William James “Joe” Boot was an outlaw who rode with lady bandit Pearl Hart in Arizona.
Born in Mammoth, Arizona, nothing is known of Boot’s early life. When he grew up, he worked as a farmer and a miner and lived in Globe, Arizona, when he met Pearl Hart in 1899. Originally from Canada, Hart, whose real name was Pearl Taylor, had become enamored with the “Wild West” and had been working at odd jobs in several Arizona mining camps.
Together, Joe and Pearl worked a small mining claim, but unfortunately, the ore was found to be worthless. When she received a letter from her brother that her mother was ill and needed money for medical bills, she turned to Boot for advice. Joe, who had long been planning to rob a train, had several ideas for Pearl to make some quick cash.
Their first scam was for Pearl to lure men into their room, allowing them to think there was an opportunity for romance. Instead, Joe knocked them out, and they took the unsuspecting men’s money. However, this was not lucrative enough, so the pair soon conceived of the idea of robbing a stagecoach.
Allegedly, Boot had been planning a train robbery for some time. Instead of robbing a train, the two decided to hold up a stagecoach. After careful planning, the couple decided to rob the stagecoach between Florence and Globe, Arizona. Pearl cut off her hair and dressed in Joe’s clothing to get ready for the heist. On May 30, 1899, they carried out their plan, jumping in front of the stage with their guns drawn and ordering the driver to stop. As Joe kept his gun pointed at the driver, Pearl ushered the passengers out of the coach and emptied their pockets and wallets. After taking about $450 and a revolver, the pair ordered the passengers back in the coach, and Joe fired his gun in the air and told the driver to take off.
But, for all their planning, the couple hadn’t prepared for the unfamiliar desert hills. Riding off on their horses, they soon got lost. After a couple of days, the couple made camp in a grove of trees, and after building a campfire, they fell asleep. In the meantime, Pinal County Sheriff W. E. Truman was hot on their trail and traced them to a schoolhouse 20 miles north of Benson. When the couple awoke, they were surrounded by the sheriff and his posse.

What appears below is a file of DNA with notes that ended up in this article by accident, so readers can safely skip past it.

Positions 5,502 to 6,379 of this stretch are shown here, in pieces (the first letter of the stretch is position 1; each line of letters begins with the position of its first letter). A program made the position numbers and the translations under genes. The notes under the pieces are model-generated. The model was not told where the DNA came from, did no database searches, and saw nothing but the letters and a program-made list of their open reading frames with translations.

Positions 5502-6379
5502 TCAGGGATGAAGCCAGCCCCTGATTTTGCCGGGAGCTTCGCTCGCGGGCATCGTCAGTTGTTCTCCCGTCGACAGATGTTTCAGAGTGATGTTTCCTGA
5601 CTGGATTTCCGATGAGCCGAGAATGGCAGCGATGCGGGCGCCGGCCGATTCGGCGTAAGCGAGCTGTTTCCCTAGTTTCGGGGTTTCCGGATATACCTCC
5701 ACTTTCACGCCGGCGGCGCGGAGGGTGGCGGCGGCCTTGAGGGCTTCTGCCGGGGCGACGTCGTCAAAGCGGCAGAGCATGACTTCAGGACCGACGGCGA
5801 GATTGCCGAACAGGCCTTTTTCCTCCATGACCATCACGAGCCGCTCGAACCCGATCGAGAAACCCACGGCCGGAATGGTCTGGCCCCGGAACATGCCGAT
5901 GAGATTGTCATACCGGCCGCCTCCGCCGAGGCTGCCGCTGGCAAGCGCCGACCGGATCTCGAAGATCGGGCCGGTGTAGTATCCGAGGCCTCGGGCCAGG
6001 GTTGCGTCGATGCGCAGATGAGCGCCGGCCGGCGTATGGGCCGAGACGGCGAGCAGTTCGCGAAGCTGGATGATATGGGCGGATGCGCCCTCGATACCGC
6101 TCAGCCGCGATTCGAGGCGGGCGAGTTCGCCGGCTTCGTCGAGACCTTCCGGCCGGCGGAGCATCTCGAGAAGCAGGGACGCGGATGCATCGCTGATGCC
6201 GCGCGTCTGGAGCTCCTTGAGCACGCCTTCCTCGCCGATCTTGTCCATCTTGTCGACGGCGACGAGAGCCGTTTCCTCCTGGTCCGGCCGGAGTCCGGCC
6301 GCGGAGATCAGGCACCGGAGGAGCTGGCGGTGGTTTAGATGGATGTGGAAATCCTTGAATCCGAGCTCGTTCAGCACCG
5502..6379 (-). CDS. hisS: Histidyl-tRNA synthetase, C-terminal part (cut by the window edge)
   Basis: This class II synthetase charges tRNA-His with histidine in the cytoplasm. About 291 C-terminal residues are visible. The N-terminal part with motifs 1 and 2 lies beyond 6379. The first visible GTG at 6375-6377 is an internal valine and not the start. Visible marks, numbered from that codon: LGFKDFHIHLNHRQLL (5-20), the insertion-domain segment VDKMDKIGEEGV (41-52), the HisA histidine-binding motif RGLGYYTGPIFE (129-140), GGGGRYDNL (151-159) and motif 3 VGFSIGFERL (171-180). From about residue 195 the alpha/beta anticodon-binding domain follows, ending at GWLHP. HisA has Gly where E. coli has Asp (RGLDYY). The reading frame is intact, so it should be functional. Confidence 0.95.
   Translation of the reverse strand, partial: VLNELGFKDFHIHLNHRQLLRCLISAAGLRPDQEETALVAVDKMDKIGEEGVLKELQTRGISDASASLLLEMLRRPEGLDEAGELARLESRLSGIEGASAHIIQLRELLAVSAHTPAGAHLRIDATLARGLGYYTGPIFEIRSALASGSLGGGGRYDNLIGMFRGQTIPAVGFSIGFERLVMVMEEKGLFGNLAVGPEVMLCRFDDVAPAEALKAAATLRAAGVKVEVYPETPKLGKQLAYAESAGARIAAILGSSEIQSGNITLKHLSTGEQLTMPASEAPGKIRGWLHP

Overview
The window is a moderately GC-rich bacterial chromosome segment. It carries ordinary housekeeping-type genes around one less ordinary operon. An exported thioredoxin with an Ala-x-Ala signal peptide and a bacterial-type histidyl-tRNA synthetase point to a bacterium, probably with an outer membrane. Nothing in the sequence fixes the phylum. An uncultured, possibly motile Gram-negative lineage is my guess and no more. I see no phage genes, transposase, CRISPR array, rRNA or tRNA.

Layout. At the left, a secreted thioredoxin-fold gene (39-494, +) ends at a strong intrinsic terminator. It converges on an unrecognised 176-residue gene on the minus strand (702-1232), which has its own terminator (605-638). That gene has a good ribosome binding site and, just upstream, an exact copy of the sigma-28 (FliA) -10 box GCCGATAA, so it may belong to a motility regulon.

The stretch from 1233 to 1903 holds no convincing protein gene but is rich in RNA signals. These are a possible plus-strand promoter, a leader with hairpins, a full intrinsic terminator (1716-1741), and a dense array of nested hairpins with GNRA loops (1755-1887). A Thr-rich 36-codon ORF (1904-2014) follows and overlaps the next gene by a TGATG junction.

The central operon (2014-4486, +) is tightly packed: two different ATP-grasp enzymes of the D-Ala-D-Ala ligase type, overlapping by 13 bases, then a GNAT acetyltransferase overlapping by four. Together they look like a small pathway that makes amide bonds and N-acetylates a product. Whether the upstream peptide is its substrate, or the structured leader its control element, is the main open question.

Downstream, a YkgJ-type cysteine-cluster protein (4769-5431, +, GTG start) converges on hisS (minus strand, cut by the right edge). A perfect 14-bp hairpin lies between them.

“The officers came up, removed their armament, and awoke them. The woman sprang up, fighting, but the man made no resistance. His companion reproached him in vile and profane language for his lack of sand and said that if the posse had tried to capture her while she was awake, she would have made some holes in it.”
— Silver Belt newspaper, Globe, Arizona
Taken to the Globe jail, Hart played up her part as a lady bandit, giving autographs and entertaining those who just wanted to glimpse the “Bandit Queen.” A few weeks after her capture, Pearl escaped from the jail on October 12, 1899, with another prisoner by the name of Ed Hogan. As the posse quickly pursued the pair, Pearl’s legend grew throughout the west. But her freedom would be short as the law soon found her and returned her to jail.
“The woman is receiving much attention, an afternoon rarely going by without her having lots of callers and herself being photographed. The camera fiends have taken shots of her with all sorts of firearms and looking as much the desperado as they can make her.”
— Silver Belt newspaper, Globe, Arizona
Hart’s trial took place in Florence in November 1899, where she insisted that the court had no right to place her on trial, saying: “I shall not consent to be tried under a law in which my sex had no voice in making.” Because she was a female, the hold-up drew nationwide attention, covered by newspapers from as far away as New York. Though she admitted her guilt, she was still acquitted by the all-male jury, most likely because of her story of robbing the stage only to send her mother money. Her lawyer had also pleaded with the jury that it was her first offense and that she had always obeyed the law in the past.
The trial magistrate, Judge Fletcher Doan, was furious at the verdict, claiming that Pearl “…flirted with the jury, bending them to her will.” He soon replaced the jury and had Pearl re-tried for unlawfully carrying a gun. This time, the jury was not swayed by her charms, and she was convicted and sentenced to five years in the Yuma Territorial Prison.
Tried in a separate trial, her partner in crime, Joe Boot, was not so lucky, as he received 30 years for his part in the stage robbery. Boot, who was also sent to the Yuma prison. Due to good behavior, Boot became a trusty and was assigned to drive food and materials to inmate crews working outside the prison walls. In 1901, he drove his wagon through the gate and disappeared. He was thought to have fled to Mexico, stayed there, and was never heard of again.